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Ten Questions

June 21, 2011 4:19 pm

Ten Questions - Guliz Schaefer

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Guliz Schaefer

Guliz Schaefer: “Setbacks just help us to learn a new skill”

Guliz Schaefer is the head of internal communications for refining and marketing business at BP, the global energy group, where she has worked for 15 years. Before this she held a variety of operational, sales and marketing roles.

Ms Guliz grew up in Istanbul before moving to the UK. She has a degree in psychological counselling from Istanbul University and a degree in internal communications management from Kingston University in the UK. She recently attended a workshop for women leaders at Threshold, a company specialising in communication and behaviour change.

1. What academic achievement are you most proud of?

I had a gap year just after joining university and in order to re-enter, I had to pass 13 subjects. I passed 12 out of 13 but because I scored well they gave me a second chance and I passed the 13th. What I’m proud of is that I did this while taking care of my one-year-old baby. Then history almost repeated itself: I had my second child three years ago and did my post grad degree in internal communications management during my maternity leave!

2. What is the strangest thing you have ever done when studying?

I sat in on psychiatry classes for mentally ill patients at the medical school where we had to spend time with case studies. It was an amazing experience.

3. What is your biggest lesson learnt?

There is no such thing as ‘failure’. Setbacks just help us to learn a new skill and get stronger, so there’s no point in looking back and judging yourself or others from where you stand now.

4. What is the best piece of advice given to you by a teacher?

My first teacher was very keen to make sure we all learnt how to write well. She would say: ‘’you must make sure you write with great attention to detail. Punctuation and capital letters should always be used correctly! Don’t just watch what you say; watch how you say it too, even if you are writing on scrap paper. Every word will leave an impression on the person reading it.’’ It must have influenced me, because I even try to do this when typing text messages!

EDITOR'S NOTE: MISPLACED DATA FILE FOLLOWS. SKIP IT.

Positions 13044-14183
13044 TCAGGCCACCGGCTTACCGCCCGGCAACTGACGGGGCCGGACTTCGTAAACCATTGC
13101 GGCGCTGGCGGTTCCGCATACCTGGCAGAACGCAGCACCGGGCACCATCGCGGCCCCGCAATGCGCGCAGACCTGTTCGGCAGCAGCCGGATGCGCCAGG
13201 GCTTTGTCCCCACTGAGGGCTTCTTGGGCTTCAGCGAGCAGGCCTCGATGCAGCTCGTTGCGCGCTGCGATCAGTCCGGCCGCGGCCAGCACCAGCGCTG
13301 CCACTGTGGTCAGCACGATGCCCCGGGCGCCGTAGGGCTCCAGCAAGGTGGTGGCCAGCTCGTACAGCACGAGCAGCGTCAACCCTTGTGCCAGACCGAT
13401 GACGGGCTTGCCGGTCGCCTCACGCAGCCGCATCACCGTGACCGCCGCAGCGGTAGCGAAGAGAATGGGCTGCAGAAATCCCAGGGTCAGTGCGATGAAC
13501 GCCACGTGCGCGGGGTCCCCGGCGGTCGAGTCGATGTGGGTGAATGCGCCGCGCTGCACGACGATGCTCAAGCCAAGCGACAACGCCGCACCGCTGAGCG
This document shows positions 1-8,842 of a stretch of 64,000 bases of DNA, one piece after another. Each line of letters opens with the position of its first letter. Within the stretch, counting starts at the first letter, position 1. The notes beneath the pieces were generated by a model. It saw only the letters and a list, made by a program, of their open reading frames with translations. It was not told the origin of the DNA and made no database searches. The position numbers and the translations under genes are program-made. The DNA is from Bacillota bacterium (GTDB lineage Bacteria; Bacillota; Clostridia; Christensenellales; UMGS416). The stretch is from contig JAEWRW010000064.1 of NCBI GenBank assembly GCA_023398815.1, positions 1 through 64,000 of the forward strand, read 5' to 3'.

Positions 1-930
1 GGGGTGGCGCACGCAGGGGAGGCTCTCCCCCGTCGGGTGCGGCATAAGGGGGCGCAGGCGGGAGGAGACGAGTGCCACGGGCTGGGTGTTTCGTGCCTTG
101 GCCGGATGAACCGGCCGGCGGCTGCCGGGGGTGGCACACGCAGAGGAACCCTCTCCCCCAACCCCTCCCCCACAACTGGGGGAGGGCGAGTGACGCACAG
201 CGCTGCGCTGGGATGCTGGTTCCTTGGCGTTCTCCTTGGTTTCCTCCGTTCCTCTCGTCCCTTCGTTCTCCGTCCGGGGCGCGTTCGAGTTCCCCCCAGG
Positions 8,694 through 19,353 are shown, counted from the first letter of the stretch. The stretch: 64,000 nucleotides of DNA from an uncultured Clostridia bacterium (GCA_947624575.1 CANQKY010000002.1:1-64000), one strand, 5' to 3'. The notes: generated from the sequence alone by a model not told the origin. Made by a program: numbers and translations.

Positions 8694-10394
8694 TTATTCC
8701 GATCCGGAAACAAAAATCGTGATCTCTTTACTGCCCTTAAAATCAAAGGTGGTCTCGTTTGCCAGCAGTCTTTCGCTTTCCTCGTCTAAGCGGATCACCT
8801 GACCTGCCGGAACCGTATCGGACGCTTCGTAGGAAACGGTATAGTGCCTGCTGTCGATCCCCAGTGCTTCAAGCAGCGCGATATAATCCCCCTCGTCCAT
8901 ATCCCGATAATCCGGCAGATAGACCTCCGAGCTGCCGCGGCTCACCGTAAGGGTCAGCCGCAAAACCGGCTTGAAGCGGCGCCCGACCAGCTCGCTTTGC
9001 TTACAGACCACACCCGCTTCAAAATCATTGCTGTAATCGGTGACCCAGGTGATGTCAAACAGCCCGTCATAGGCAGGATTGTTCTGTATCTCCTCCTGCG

5. What advice would you give to women in business?

We should stop emphasising the differences between men and women. I sometimes feel that by focusing on this subject we are making things worse for ourselves. We all know male colleagues at work who are like us, who think like us, who agree with us. If we’re not choosing to be an engineer or tanker driver why moan about the disproportionate number of men and women in these roles?

At Threshold, I learnt that women should not have to behave more like men in business in order to succeed; they should use their own powerful instincts. However, if they feel that these can be further strengthened by adopting a few typically male characteristics, then go right ahead! I subscribe to this view.

6. How do you deal with male-dominated environments?

I was born in Turkey and came from quite a traditional family. However, I didn’t recognise or tolerate male authority and I was seen as a ‘rebel’ as a result. This is probably one of the reasons why I decided to move out of the country. There needs to be some basic rules, including respect, fair treatment and equal opportunity. If these are in place, then it is up to us.

7. What is the last book you read?

Alone in Berlin by Hans Fallada

8. Where is your favourite place to study?

Istanbul of course! I would not change the morning trips on the Bosphorus to the university. Enjoying a cup of Turkish tea and a pastry for breakfast and reading my morning paper at the back of the ferry, while watching the sea gulls chasing the bread crumbs, watching other people and admiring the beautiful houses by the shore.

9. Are you studying for anything now?

I am learning German. What a language. Although it really is interesting, it is difficult. You can make a word from five different words. Apparently learning a new language at a later stage in life is a great exercise for keeping the brain active. Well, it is a bit like fitness - you have to do it.

10. What is your plan B?

If I’d listened to my dad when I was 18, I would have studied law and become a lawyer. But who knows I might still do it!

Compiled by Charlotte Clarke

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